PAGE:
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dc.contributor.authorShahzad, Sally
dc.contributor.authorBrennan, John
dc.contributor.authorTheodossopoulos, Dimitris
dc.contributor.authorHughes, Ben
dc.contributor.authorCalautit, John Kaiser
dc.date.accessioned2016-10-15T19:47:21Z
dc.date.available2016-10-15T19:47:21Z
dc.date.issued2016
dc.identifier.citationShahzad, S.S., Brennan, J., Theodossopoulos, D., Hughes, B., Calautit, J.K. 2016. Building Related Symptoms, Energ, and Thermal Comfort in the Workplace: Personal and Open Plan Offices. Sustainability Journal: 8: 4: 331en
dc.identifier.urihttp://hdl.handle.net/10545/620580
dc.description.abstractThis study compared building-related symptoms in personal and open plan offices, where high and low levels of control over the thermal environment were provided, respectively. The individualized approach in Norway provided every user with a personal office, where they had control over an openable window, door, blinds, and thermostat. In contrast, the open plan case studies in the United Kingdom provided control over openable windows and blinds only for limited occupants seated around the perimeter of the building, with users seated away from the windows having no means of environmental control. Air conditioning was deployed in the Norwegian case study buildings, while displacement ventilation and natural ventilation were utilized in the British examples. Field studies of thermal comfort were applied with questionnaires, environmental measurements, and interviews. Users’ health was better in the Norwegian model (28%), while the British model was much more energy efficient (up to 10 times). The follow-up interviews confirmed the effect of lack of thermal control on users’ health. A balanced appraisal was made of energy performance and users’ health between the two buildings.
dc.language.isoenen
dc.relation.urlhttp://www.mdpi.com/2071-1050/8/4/331/htmen
dc.subjectbuilding-related symptomsen
dc.subjectthermal comforten
dc.subjectindividual controlen
dc.subjectworkplaceen
dc.titleBuilding Related Symptoms, Energ, and Thermal Comfort in the Workplace: Personal and Open Plan Officesen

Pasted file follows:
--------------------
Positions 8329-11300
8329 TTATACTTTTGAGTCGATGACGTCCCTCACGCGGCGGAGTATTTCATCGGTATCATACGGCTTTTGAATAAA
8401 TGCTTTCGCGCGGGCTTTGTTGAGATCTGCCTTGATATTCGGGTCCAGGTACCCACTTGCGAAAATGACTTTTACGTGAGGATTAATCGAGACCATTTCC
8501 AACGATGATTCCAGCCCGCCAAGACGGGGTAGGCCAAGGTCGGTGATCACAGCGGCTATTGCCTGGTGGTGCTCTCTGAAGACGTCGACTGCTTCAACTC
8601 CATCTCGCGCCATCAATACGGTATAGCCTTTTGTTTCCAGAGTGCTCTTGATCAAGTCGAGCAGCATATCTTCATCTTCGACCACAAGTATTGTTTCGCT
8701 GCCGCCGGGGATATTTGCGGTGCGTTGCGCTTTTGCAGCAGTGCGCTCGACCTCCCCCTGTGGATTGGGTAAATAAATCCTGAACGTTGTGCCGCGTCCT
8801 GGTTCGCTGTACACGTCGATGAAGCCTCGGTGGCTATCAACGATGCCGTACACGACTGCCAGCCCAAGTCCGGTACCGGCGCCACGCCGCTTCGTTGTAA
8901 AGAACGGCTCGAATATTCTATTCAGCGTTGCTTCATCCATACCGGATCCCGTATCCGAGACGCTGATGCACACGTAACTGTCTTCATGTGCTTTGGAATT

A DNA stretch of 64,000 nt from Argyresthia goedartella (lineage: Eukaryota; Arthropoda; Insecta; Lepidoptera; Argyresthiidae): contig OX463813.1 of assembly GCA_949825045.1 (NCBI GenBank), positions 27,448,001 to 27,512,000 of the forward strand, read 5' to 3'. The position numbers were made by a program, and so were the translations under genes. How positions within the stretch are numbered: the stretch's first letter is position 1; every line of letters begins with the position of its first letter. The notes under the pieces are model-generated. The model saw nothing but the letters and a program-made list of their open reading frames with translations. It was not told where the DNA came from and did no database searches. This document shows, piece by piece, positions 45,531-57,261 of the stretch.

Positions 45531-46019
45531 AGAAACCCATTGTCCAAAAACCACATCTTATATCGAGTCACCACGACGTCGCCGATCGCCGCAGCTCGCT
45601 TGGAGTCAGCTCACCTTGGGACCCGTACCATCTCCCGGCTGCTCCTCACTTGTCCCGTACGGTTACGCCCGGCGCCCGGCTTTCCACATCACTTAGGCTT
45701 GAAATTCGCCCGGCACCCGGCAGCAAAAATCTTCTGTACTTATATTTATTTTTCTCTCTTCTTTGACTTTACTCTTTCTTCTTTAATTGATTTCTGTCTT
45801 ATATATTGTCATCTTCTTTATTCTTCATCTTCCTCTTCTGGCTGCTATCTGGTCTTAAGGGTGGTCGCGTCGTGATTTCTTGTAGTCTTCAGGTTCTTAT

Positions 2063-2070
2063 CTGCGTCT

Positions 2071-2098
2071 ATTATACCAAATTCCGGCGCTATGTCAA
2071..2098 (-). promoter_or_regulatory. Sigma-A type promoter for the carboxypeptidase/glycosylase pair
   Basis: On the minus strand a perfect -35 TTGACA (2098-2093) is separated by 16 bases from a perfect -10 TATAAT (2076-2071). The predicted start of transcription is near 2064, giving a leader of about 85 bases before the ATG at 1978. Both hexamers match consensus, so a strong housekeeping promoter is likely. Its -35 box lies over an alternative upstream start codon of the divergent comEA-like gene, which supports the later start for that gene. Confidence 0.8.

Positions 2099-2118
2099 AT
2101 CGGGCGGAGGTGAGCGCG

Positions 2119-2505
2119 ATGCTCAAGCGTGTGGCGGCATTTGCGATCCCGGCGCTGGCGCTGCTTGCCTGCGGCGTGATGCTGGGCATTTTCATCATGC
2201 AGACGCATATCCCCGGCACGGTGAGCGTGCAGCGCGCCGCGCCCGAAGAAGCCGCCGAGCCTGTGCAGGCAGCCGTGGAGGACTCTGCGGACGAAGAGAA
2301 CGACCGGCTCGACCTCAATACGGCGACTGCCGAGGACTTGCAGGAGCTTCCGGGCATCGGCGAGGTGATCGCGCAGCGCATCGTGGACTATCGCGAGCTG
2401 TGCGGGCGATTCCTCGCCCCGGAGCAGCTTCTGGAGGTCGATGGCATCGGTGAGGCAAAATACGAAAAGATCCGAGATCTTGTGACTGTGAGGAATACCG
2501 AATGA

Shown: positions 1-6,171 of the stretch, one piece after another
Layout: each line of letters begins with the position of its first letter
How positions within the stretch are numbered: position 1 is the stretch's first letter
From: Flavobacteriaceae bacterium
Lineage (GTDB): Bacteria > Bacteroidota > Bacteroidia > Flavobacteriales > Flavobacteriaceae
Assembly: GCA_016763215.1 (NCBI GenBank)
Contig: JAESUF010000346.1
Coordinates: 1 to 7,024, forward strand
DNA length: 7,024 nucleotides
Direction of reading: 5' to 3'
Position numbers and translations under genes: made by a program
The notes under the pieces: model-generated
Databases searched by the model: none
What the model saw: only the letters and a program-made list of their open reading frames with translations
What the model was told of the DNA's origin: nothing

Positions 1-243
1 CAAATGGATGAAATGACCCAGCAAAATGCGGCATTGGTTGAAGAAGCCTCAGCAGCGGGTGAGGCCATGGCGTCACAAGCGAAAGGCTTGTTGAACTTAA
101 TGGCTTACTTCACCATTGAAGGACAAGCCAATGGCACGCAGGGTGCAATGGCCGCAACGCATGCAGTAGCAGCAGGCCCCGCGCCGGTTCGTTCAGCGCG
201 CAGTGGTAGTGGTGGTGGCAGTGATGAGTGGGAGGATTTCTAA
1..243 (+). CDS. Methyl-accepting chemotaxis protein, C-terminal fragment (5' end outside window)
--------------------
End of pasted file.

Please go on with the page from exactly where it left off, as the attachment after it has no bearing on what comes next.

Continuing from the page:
dc.typeArticleen
dc.contributor.departmentUniversity of Derbyen
dc.contributor.departmentUniversity of Edinburghen
dc.contributor.departmentUniversity of Sheffielden
dc.identifier.journalSustainability Journalen
html.description.abstractThis study compared building-related symptoms in personal and open plan offices, where high and low levels of control over the thermal environment were provided, respectively. The individualized approach in Norway provided every user with a personal office, where they had control over an openable window, door, blinds, and thermostat. In contrast, the open plan case studies in the United Kingdom provided control over openable windows and blinds only for limited occupants seated around the perimeter of the building, with users seated away from the windows having no means of environmental control. Air conditioning was deployed in the Norwegian case study buildings, while displacement ventilation and natural ventilation were utilized in the British examples. Field studies of thermal comfort were applied with questionnaires, environmental measurements, and interviews. Users’ health was better in the Norwegian model (28%), while the British model was much more energy efficient (up to 10 times). The follow-up interviews confirmed the effect of lack of thermal control on users’ health. A balanced appraisal was made of energy performance and users’ health between the two buildings.


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